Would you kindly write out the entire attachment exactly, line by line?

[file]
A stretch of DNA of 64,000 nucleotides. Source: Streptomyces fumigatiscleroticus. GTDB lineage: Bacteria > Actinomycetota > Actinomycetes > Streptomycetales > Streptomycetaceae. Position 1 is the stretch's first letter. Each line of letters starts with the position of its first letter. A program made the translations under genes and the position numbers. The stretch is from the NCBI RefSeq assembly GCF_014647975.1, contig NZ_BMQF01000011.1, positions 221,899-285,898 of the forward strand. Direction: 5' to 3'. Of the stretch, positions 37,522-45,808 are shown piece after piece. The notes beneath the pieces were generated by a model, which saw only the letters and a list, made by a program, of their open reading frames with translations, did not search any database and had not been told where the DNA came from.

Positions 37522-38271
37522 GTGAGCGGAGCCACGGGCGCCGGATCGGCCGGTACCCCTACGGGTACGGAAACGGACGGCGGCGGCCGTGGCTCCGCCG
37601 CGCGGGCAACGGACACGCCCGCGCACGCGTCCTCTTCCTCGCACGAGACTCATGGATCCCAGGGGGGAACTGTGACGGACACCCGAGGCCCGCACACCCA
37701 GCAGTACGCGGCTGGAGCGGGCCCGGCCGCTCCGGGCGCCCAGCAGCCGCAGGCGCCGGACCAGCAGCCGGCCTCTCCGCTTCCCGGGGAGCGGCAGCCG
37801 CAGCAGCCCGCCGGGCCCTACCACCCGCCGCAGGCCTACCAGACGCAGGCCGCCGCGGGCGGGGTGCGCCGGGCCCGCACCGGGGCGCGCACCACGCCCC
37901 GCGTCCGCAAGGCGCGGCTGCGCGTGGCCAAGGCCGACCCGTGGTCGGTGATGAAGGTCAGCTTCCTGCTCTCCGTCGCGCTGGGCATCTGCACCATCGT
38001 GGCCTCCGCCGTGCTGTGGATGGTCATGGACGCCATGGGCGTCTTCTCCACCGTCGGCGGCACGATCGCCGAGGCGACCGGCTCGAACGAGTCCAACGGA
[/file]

A stretch of DNA of 64,000 nucleotides. Source: Streptomyces fumigatiscleroticus. GTDB lineage: Bacteria > Actinomycetota > Actinomycetes > Streptomycetales > Streptomycetaceae. Position 1 is the stretch's first letter. Each line of letters starts with the position of its first letter. A program made the translations under genes and the position numbers. The stretch is from the NCBI RefSeq assembly GCF_014647975.1, contig NZ_BMQF01000011.1, positions 221,899-285,898 of the forward strand. Direction: 5' to 3'. Of the stretch, positions 37,522-45,808 are shown piece after piece. The notes beneath the pieces were generated by a model, which saw only the letters and a list, made by a program, of their open reading frames with translations, did not search any database and had not been told where the DNA came from.

Positions 37522-38271
37522 GTGAGCGGAGCCACGGGCGCCGGATCGGCCGGTACCCCTACGGGTACGGAAACGGACGGCGGCGGCCGTGGCTCCGCCG
37601 CGCGGGCAACGGACACGCCCGCGCACGCGTCCTCTTCCTCGCACGAGACTCATGGATCCCAGGGGGGAACTGTGACGGACACCCGAGGCCCGCACACCCA
37701 GCAGTACGCGGCTGGAGCGGGCCCGGCCGCTCCGGGCGCCCAGCAGCCGCAGGCGCCGGACCAGCAGCCGGCCTCTCCGCTTCCCGGGGAGCGGCAGCCG
37801 CAGCAGCCCGCCGGGCCCTACCACCCGCCGCAGGCCTACCAGACGCAGGCCGCCGCGGGCGGGGTGCGCCGGGCCCGCACCGGGGCGCGCACCACGCCCC
37901 GCGTCCGCAAGGCGCGGCTGCGCGTGGCCAAGGCCGACCCGTGGTCGGTGATGAAGGTCAGCTTCCTGCTCTCCGTCGCGCTGGGCATCTGCACCATCGT
38001 GGCCTCCGCCGTGCTGTGGATGGTCATGGACGCCATGGGCGTCTTCTCCACCGTCGGCGGCACGATCGCCGAGGCGACCGGCTCGAACGAGTCCAACGGA